A false sense of security is the only kind there is. - Michael Meade
On August 16th, a federal appeals panel in Washington, D.C. rejected a challenge to the District of Columbia’s sex offender registry on the grounds that it is a “civil system of registry” (like driver’s licenses) and “not an additional [and unconstitutional] criminal penalty.” This is, of course, total bullshit; registries restrict where registrants are allowed to live (often to the point of making it virtually impossible for them to live anywhere and exposing them to police persecution via shaming tactics and nuisance charges); they violate registrants’ right to privacy and safety by publishing their names and pictures online and in print, thus making them targets for harassment and even murder; and they restrict registrants to low-paying, dead-end jobs, and force them to modify their behavior in bizarre ways (such as turning their lights off at Halloween, posting signs in their yards or answering their doors with the phrase, “I’m a registered sex offender”). Even when registrants travel, they may be branded by huge orange “sex offender” labels on their driver’s licenses or state IDs. To pretend all this isn’t punishment is disingenuous in the extreme; in fact the only support the court could come up with for this outrageous judgment was that “the registry is housed in an administrative agency, not in a court office or in an agency charged with carrying out punishment.” By that logic, beating someone to death with a desk stapler isn’t murder because a stapler isn’t generally used as a weapon.
But even if you believe that sex offender registries are constitutional, even if you believe that a lifetime of punishment for a non-capital crime isn’t excessive, and even if you ignore the fact that 95% of the people on such registries are there for non-violent “offenses” which don’t involve children (such as soliciting prostitutes, public urination or older teenagers having sex with younger ones), there’s yet another argument against the registries: They don’t work, as detailed in this August 18th Chicago Tribune column by Steve Chapman:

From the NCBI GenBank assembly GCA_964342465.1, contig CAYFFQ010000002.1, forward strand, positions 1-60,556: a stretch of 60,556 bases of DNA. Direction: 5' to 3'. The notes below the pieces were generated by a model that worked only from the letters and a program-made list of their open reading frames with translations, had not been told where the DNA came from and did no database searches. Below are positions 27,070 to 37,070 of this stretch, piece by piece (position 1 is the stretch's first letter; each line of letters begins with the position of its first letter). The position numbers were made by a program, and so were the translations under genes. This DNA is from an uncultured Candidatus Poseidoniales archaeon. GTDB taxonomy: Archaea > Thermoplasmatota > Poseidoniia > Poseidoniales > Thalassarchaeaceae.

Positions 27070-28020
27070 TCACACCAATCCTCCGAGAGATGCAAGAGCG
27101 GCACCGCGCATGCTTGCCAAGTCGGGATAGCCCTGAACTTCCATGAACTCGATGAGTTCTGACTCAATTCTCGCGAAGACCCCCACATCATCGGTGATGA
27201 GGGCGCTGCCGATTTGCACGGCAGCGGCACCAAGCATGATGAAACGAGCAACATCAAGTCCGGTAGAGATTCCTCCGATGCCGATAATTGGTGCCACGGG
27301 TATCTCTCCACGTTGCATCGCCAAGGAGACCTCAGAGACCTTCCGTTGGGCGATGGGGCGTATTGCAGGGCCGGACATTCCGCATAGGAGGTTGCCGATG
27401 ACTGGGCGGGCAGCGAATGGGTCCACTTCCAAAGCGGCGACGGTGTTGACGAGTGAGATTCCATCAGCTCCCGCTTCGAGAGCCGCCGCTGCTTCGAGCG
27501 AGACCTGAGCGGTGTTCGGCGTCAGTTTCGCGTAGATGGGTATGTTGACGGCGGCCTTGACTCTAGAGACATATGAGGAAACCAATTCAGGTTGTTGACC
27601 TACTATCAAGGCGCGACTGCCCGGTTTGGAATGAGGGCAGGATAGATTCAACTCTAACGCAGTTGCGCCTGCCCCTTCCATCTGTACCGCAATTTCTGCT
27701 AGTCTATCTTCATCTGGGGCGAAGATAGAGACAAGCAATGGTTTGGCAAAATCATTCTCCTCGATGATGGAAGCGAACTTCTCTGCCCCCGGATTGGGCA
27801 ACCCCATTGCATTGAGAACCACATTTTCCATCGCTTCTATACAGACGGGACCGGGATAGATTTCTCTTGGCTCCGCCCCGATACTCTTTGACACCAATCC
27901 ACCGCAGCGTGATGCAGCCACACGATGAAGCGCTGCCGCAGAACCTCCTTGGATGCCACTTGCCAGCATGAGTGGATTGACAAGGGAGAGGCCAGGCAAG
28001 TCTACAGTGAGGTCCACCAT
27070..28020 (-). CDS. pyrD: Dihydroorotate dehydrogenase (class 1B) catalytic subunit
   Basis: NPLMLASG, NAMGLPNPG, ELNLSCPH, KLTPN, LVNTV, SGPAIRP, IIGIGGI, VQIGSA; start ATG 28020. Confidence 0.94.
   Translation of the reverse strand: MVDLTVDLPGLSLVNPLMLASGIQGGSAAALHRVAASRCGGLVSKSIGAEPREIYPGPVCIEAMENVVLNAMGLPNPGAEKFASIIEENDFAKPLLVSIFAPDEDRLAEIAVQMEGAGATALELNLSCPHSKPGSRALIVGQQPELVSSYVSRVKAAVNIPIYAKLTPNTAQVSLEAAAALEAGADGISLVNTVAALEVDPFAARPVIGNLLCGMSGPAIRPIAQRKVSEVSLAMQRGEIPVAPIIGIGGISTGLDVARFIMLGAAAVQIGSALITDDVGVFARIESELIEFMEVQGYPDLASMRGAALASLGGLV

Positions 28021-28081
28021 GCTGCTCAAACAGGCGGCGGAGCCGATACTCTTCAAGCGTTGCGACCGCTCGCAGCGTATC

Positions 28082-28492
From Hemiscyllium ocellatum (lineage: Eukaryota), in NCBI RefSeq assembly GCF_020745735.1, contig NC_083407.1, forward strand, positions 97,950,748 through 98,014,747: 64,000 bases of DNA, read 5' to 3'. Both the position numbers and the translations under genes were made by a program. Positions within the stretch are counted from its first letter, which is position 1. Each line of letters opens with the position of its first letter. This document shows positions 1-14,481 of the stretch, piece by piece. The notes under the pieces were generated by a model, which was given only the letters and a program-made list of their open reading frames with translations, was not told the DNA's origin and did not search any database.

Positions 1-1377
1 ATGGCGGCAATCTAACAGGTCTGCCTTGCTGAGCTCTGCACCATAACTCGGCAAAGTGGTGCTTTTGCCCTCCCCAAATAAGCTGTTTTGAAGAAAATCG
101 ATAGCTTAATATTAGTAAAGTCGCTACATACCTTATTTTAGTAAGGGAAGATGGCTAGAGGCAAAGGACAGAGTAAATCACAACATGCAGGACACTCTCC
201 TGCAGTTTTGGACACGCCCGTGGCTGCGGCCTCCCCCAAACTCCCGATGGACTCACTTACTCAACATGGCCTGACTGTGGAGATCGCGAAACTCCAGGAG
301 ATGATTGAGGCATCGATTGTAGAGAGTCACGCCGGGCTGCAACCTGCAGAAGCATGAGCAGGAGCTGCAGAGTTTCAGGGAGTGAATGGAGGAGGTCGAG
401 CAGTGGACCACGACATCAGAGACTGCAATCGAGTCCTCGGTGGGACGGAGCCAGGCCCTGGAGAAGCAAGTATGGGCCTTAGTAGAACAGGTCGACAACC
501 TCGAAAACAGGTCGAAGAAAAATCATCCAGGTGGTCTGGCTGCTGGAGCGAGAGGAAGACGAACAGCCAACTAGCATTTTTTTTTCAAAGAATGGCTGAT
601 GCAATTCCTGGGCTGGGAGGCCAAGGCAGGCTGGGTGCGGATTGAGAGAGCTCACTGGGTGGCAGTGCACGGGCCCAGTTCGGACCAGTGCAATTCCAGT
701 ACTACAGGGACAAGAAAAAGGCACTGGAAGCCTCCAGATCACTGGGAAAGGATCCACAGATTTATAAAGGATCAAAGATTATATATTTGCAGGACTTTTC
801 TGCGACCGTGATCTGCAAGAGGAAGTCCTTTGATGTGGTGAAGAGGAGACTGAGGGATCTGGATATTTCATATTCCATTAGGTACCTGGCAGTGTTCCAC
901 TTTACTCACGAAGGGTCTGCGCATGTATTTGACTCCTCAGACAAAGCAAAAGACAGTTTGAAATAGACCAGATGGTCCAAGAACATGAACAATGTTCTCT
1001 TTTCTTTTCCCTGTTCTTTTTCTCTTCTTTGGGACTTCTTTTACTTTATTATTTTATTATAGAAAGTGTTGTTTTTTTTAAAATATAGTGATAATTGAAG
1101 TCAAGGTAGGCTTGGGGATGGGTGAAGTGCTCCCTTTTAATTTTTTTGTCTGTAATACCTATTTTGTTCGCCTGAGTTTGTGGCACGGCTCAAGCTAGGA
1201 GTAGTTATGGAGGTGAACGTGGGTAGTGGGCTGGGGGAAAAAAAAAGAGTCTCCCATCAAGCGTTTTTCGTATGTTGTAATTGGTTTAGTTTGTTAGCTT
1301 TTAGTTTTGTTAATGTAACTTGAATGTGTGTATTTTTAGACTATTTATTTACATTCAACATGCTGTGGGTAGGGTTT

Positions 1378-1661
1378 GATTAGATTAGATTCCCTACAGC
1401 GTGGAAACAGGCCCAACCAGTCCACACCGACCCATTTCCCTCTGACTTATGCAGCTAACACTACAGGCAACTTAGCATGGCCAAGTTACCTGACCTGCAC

…Sex offender registries once sounded like an urgent necessity. They came in reaction to publicized crimes in which children died at the hands of convicted sex offenders. One of the most shocking involved a 7-year-old New Jersey girl, Megan Kanka, who in 1994 was raped and strangled by a paroled child molester living across the street from her home. New Jersey enacted “Megan’s Law,” subjecting sex offenders to registration and community notification…Today, all 50 states maintain registries and make at least some of the information available to the public. But this was a reasonable notion that has been damaged by indiscriminate expansion. It’s one thing to notify neighbors when a serial rapist moves in. Many states, however, lump frisky teens in with violent adults. Others…include mopes who were caught trolling for prostitutes or urinating in public. Some states also put broad curbs on where convicted sex offenders may live. In Miami, many of them have taken up residence under a causeway for lack of an alternative. This outcome may not warrant sympathy, but it makes it harder for police and citizens to keep tabs on them.
Such flaws would be of minimal consequence if the laws served to prevent crime. The surprising revelation is they don’t. A 2008 report funded by the U.S. Justice Department found the original Megan’s Law in New Jersey to be a nonevent. The policy, researchers documented, “showed no demonstrable effect in reducing sexual re-offenses” and “has no effect on reducing the number of victims involved in sexual offenses.” The zero effect had a cost above zero — nearly $4 million annually for the 15 counties included in the study. A more comprehensive study was undertaken by Amanda Agan, a doctoral candidate in economics at the University of Chicago, and published recently in the Journal of Law and Economics. Analyzing data from across the country, she detected no tangible gains from this approach. “Rates of sex offense do not decline after the introduction of a registry or public access to a registry via the Internet, nor do sex offenders appear to recidivate less when released into states with registries,” she writes. Evidence from Washington, D.C., shows no connection between the number of sex offenders on a block and the rate of sex crimes.